mumble academic success mumble
Thinking back, I can’t remember accurately how I felt freshman year. Now if I’d written things down in a blog post… So here I go, reporting on how I feel now as a senior.
Lately, it seems like my conversations with people outside of bland filler (well, actually useful filler like knowing what is going on in my friends’ lives, but I qualify filler as things not really interesting to people in general) is focused on theorizing about how people learn.
I feel like I’ve been lost the entirety of my time at MIT. About all I can say for myself is that I can graduate and I am competent enough to… to? I honestly don’t know.
I’ve always been trying to find that missing something that would let me have a happy pset / general academic experience. When I say that I don’t learn well in the traditional academic model, I’m resigned, not “too cool for school”. Maybe if I were more confident in seeking help. Maybe if I trusted that if I asked my friends questions, they would make the correct judgment call for themselves about their level of hosage versus their obligation to me. Maybe if I studied the material better so that I could ask credible questions (instead of my general “?___? what is everything” that I know can’t be answered effectively) at office hours. Maybe if I didn’t care if I should have tried harder, should have read the textbook, should have attended lecture, should have not taken a class without the prereqs, and spoke up in office hours anyway.
But maybe all I needed to do all along was be optimistic enough to bug people to help me. Maybe I wasn’t missing anything except believing, trying, not flailing around and simply thinking things are doable.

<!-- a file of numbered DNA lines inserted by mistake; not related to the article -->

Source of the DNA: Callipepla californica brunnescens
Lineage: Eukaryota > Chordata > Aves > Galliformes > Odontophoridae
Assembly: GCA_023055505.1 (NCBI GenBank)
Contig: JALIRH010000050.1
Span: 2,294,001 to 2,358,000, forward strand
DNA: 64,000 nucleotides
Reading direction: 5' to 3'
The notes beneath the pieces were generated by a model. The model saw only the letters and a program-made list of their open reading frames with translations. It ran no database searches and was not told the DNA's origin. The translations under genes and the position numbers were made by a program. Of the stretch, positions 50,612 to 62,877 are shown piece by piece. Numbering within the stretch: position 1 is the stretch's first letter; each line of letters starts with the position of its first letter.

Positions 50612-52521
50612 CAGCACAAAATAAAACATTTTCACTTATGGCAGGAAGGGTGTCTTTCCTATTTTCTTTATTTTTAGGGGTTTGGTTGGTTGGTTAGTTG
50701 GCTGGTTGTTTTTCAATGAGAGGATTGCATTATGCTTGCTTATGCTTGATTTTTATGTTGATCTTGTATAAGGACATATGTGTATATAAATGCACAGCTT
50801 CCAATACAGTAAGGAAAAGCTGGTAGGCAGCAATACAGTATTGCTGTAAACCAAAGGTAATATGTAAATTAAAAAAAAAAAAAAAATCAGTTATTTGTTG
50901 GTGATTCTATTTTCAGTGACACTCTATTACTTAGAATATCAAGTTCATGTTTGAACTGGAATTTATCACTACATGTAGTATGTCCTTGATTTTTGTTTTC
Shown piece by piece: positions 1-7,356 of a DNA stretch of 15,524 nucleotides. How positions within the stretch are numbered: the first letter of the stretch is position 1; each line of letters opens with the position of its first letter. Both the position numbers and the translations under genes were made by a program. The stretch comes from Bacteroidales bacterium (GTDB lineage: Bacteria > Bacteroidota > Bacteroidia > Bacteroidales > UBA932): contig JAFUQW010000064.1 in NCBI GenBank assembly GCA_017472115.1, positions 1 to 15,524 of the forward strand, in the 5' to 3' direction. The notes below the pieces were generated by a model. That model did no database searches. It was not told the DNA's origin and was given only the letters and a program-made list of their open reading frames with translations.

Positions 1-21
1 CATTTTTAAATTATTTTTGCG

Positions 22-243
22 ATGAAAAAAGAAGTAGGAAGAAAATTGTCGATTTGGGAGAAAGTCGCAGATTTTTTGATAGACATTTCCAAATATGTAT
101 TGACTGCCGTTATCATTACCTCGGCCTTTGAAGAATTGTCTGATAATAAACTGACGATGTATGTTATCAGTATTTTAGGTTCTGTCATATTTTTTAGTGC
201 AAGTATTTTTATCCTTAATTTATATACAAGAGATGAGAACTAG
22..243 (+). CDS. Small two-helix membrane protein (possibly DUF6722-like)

I don’t know. I had a pretty wonderful psetting experience recently. And thinking back, I can’t remember a single instance where I had an experience like this. Even given my terrible memory, it can’t have been more than a handful of times. I’d given up. I’d concluded that the only thing to do is muddle along and build things and try to figure out — if I could do it over again, what I would try to do to get the most out of my classes. What if it wasn’t that I was incapable of learning from school, but rather that I just never figured things out? That would mean that to help other people like me, the key isn’t to make cool things to build, but rather to figure out how to learn the most from lectures and not flail around and get lost and lose self-confidence in the meanwhile.
So much for being secure in my goal to remain excited about everything and defiant about not digging deeper into a subject.
Lately an MIT admissions blog post title Meltdown has been making the rounds. It’s really popular because it strikes a cord in most / many students here, but not everyone. Is it better or worse to experience extremes of emotion? As usual, I suppose there is no single optimal Kp for the relationship between amount of stress and drama / emotional response in a person — but I can still wonder if there would be a more optimal one for me. How do I become competent? Yet even the competent people I know feel inadequate to some extent. So what hope is there?
I know, I know. I’m focusing on negatives again.